• Neither spouse can dispose of the property by will.


Termination Of A Tenancy By The Entirety

Factors that terminate a tenancy by the entirety:

  • Death
  • Divorce
  • In some states, a direct conveyance of one tenant into the other
  • Joint conveyance from both spouses into one spouse
  • Mutual agreement


Distinctions Between A Tenancy By The Entirety And A Joint Tenancy

An estate by the entirety possesses qualities, particularly the right of survivorship, in common with a joint tenancy and is sometimes regarded as a modified form of joint tenancy. Strictly speaking, however, an estate by the entirety is not a joint estate. A joint tenancy can be created between any number of persons regardless of marital status or the owners' classification as natural or statutory persons, and each joint tenant will retain his, her or its individuality. An estate by the entirety can only be created between two persons who must be husband and wife, and the individuality of each is lost because in legal theory the husband and wife take as one person.

A joint tenancy can be converted into a tenancy in common and the right of survivorship thereunder can be defeated, in whole or in part, by the conveyance of one joint tenant's interest to another. An estate by the entirety cannot, technically speaking, be destroyed by the deed of either spouse acting alone; however, a divorce destroys the tenancy and converts it into a tenancy in common.


Vesting of Title Held As A Tenancy By The Entirety

Depending on state law or local custom, the vesting of the title held by a tenancy by the entirety should be shown as A & B.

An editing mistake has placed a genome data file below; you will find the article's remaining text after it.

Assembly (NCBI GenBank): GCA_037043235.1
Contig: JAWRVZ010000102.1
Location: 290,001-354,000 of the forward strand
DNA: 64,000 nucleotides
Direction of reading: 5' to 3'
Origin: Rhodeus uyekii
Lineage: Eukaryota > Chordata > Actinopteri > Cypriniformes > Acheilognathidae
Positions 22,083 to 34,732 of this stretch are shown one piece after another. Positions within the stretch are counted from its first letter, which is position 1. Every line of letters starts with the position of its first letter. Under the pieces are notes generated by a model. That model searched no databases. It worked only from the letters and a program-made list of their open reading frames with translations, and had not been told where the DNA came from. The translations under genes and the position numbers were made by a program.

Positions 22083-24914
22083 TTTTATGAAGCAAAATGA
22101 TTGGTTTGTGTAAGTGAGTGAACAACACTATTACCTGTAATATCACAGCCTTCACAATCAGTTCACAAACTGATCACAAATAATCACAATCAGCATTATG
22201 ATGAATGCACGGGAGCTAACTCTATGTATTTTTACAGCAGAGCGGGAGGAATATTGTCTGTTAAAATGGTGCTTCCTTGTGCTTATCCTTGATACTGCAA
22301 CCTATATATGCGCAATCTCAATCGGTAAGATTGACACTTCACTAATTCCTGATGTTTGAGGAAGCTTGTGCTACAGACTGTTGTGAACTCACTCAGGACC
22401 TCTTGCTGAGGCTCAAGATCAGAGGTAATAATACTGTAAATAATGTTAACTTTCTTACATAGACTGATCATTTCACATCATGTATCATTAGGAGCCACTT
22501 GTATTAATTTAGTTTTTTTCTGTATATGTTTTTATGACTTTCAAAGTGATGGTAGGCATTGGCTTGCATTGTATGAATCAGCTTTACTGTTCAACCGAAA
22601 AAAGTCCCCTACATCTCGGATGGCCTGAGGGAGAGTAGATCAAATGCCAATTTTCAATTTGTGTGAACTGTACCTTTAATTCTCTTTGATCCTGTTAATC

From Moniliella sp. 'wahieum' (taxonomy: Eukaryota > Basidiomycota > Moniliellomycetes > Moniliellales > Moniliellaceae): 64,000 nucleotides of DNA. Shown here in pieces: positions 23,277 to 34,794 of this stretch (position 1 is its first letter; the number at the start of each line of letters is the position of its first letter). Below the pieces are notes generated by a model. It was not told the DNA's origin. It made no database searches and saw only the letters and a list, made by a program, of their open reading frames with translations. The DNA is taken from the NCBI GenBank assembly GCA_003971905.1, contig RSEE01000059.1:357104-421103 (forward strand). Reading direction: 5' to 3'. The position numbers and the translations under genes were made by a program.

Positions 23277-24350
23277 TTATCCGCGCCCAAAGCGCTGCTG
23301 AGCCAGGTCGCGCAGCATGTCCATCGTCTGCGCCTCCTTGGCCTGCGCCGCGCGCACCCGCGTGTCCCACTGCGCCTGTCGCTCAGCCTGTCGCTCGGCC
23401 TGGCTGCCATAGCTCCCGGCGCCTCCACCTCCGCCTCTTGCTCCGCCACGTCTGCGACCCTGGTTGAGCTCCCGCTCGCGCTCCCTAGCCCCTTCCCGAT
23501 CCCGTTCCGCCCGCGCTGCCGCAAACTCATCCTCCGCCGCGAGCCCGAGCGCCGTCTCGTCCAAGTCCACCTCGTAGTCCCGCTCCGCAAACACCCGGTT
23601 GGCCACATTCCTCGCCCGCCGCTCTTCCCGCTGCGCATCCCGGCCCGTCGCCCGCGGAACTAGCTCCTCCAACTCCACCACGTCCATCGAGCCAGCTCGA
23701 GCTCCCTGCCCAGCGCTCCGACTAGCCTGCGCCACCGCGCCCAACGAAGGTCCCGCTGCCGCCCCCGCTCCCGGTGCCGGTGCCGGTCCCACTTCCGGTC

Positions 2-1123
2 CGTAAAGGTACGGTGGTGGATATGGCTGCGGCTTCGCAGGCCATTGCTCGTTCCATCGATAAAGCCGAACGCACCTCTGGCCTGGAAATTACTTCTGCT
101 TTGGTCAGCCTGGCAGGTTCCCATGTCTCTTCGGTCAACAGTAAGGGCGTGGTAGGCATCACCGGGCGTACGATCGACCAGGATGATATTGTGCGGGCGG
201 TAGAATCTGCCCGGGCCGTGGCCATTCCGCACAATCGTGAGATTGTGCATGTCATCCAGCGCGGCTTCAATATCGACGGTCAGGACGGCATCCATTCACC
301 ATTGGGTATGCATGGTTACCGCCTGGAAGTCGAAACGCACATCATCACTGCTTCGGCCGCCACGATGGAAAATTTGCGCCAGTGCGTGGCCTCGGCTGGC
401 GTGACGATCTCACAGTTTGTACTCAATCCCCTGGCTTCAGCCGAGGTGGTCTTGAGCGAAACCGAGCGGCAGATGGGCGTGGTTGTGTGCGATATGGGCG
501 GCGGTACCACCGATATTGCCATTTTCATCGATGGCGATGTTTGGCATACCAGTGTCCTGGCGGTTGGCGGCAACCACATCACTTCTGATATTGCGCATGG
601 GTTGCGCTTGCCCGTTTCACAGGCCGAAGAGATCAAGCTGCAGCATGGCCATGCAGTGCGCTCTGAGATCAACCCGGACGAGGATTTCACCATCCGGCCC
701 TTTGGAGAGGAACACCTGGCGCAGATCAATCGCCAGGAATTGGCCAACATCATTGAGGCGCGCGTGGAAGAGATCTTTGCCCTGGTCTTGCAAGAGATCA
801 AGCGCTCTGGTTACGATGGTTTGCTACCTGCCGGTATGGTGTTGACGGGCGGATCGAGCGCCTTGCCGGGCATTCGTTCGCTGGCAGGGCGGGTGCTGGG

Any request for the showing of marital status or owner's status must be approved by senior underwriting personnel.


Federal Tax Liens And Tenancies By The Entireties

The Supreme Court, in United States v. Craft, 2002 WL 561332 (April 17, 2002) ruled that a federal tax lien against a spouse will attach to that spouse's interest in property held as tenants by the entireties. A state tax lien may or may not attach to the interest of a taxpayer-tenant, depending upon the law of the state where the land is located. A federal tax lien attaches to the delinquent taxpayer's interest and can be enforced either by a sale of the interest of both spouses with distribution of the proceeds to the other spouse or by a sale of the interest owned by the delinquent taxpayer. The federal tax lien is extinguished upon the death of the taxpayer-tenant and does not transfer to the surviving tenant of any interest in the property, unless, under state law, a lien against a tenant by the entireties automatically effects a severance of the tenancy by the entireties. Subsequent case law indicates that the implications of Craft may be extended to other types of federal judgment liens. See 18 U.S.C. § 3613(c); United States v. Godwin, 446 F. Supp. 2d 425, 427 (E.D.N.C. 2006) (holding that a restitution order is a lien in favor of the United States as if the liability of the person fined were a liability for a tax).

If you are insuring on a current conveyance or mortgage by spouses who hold title as tenants by the entireties, joint tenants, cotenants with right of survivorship, or homestead, you must require a release or discharge of any outstanding federal tax lien against either spouse.